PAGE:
CMS Promotes Plans to Build a System for Patient Safety
Across disciplines, all healthcare providers take a practice oath that supports the principle of nonmaleficence (“first, do no harm”)—and so does the Centers for Medicare and Medicaid Services (CMS), several agency leaders wrote in a March 2023 blog post. The authors called for increased awareness of patient safety and highlighted ways CMS is taking action.
Direct-to-Consumer Genomic Testing in Patients With Cancer
Direct-to-consumer genomic testing is a patient-initiated type of testing that is marketed to the general public in advertisements on all media. The tests can be purchased online or in stores without requiring a healthcare professional order or third-party payer authorization. Customers send a saliva sample to the company and view their test results on a secure website, but the results are not included in their electronic health record unless they specifically request it.
Nearly 25% of Patients With Cancer Are Victims of Intimate Partner Violence
Anger is a common emotion for both patients and their partners when facing cancer, but in almost a quarter of relationships, that anger turns psychologically or physically violent. According to the results of a new study published in Supportive Care in Cancer, both genders report acts of abuse from their partners during the cancer journey.
Smiths Medical Recalls More Than 19 Million CADD System Administration Sets and Cassette Reservoirs Because of Medication Delivery Issues
On February 2, 2023, the U.S. Food and Drug Administration reported Smiths Medical’s recall of its CADD™ infusion system administration sets and cassette reservoirs because of tubing occlusions that may under- or not deliver medication and false no disposable attached alarms that may prevent pump use. FDA identified it as a class I recall, the most serious type of recall, where use may cause serious injuries or death.
Focus on COVID-19 Prevention Intensifies for Patients With Cancer as FDA Removes Emergency Use Authorization for Evushield
On January 26, 2023 the U.S. Food and Drug Administration removed its emergency use authorization of tixagevimab/cilgavimab (Evushield) for the prevention of SARS-CoV-2 infection after exposure to the virus. FDA said it made the decision because the agent is not effective in preventing infections from the current variants that are responsible for 90% of today’s infections and because the risks of the drug’s side effects do not outweigh the benefits.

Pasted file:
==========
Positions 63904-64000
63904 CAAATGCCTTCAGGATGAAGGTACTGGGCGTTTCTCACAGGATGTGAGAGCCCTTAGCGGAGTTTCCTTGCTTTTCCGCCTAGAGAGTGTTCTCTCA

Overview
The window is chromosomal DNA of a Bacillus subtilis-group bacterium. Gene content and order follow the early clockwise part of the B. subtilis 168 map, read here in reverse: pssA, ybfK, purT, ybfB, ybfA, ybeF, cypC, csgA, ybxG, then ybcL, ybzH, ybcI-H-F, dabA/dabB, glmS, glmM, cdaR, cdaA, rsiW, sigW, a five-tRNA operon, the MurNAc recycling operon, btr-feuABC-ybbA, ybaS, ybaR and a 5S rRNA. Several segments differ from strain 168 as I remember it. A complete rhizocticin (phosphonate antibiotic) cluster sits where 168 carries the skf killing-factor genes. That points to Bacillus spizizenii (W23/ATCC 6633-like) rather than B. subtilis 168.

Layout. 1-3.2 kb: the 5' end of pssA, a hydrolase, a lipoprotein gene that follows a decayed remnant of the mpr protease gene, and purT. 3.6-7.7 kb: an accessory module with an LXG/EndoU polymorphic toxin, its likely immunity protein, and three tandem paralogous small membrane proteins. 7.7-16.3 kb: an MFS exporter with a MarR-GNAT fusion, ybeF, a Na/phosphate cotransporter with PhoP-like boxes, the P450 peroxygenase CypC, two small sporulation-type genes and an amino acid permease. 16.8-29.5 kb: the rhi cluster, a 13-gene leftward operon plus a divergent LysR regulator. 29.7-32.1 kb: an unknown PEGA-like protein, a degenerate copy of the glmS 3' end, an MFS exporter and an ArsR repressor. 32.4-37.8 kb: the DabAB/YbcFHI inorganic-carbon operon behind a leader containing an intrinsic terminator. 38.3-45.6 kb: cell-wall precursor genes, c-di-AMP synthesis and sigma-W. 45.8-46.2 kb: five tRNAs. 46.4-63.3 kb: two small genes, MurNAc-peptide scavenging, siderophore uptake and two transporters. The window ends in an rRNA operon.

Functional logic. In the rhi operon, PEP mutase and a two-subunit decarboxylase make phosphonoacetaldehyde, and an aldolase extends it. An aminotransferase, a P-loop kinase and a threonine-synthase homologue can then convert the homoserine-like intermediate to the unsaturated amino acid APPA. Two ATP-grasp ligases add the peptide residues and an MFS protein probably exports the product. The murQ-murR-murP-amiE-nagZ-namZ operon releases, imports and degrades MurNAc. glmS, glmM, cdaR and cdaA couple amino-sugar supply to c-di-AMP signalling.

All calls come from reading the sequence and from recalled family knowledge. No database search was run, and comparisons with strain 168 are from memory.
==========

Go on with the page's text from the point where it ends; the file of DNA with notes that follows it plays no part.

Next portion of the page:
NIH-Funded Studies Show Damaging Effects of Vaping, Smoking on Blood Vessels
Long-term use of vaping products can significantly impair the body’s blood vessel functioning, increasing a person’s risk for cardiovascular disease, researchers for two studies supported by the National Heart, Lung, and Blood Institute, part of the National Institutes of Health, reported in October 2022. The researchers also found that combined use of e- and regular cigarettes may increase that risk even further than use of either product alone.
Latest CDC Clinical Practice Guideline Facilitates Safe Use of Opioids for Pain
Giving providers the latest evidence to inform the safe use and management of opioid prescriptions for cancer-related and other types of short- and long-term pain, the Centers for Disease Control and Prevention updated and expanded its recommendations in November 2022. The updated information was published in the CDC Clinical Practice Guideline for Prescribing Opioids for Pain, which replaces the 2016 CDC Guideline for Prescribing Opioids for Chronic Pain.
Accord Healthcare, Inc., Issues Voluntary Recall for Lot of Daptomycin for Injection
On December 22, 2022, the U.S. Food and Drug Administration (FDA) reported Accord Healthcare, Inc.’s, voluntarily recall of a single lot of daptomycin for injection 500 mg and 350 mg vials at the consumer level because vials labeled as “daptomycin for injection 500 mg/vial” were found in cartons labeled “daptomycin for injection 350 mg/vial.”
FDA Recommends Reusing Tracheostomy Tubes or Switching to Appropriate Alternatives Because of Shortage
On October 31, 2022, the U.S. Food and Drug Administration alerted patients, caregivers, and healthcare providers of a tracheostomy tube shortage, including Bivona tracheostomy tubes manufactured by ICU Medical, because of difficulty obtaining required raw materials. FDA said it is working with manufacturers and other stakeholders to help resolve supply challenges and support the devices’ availability.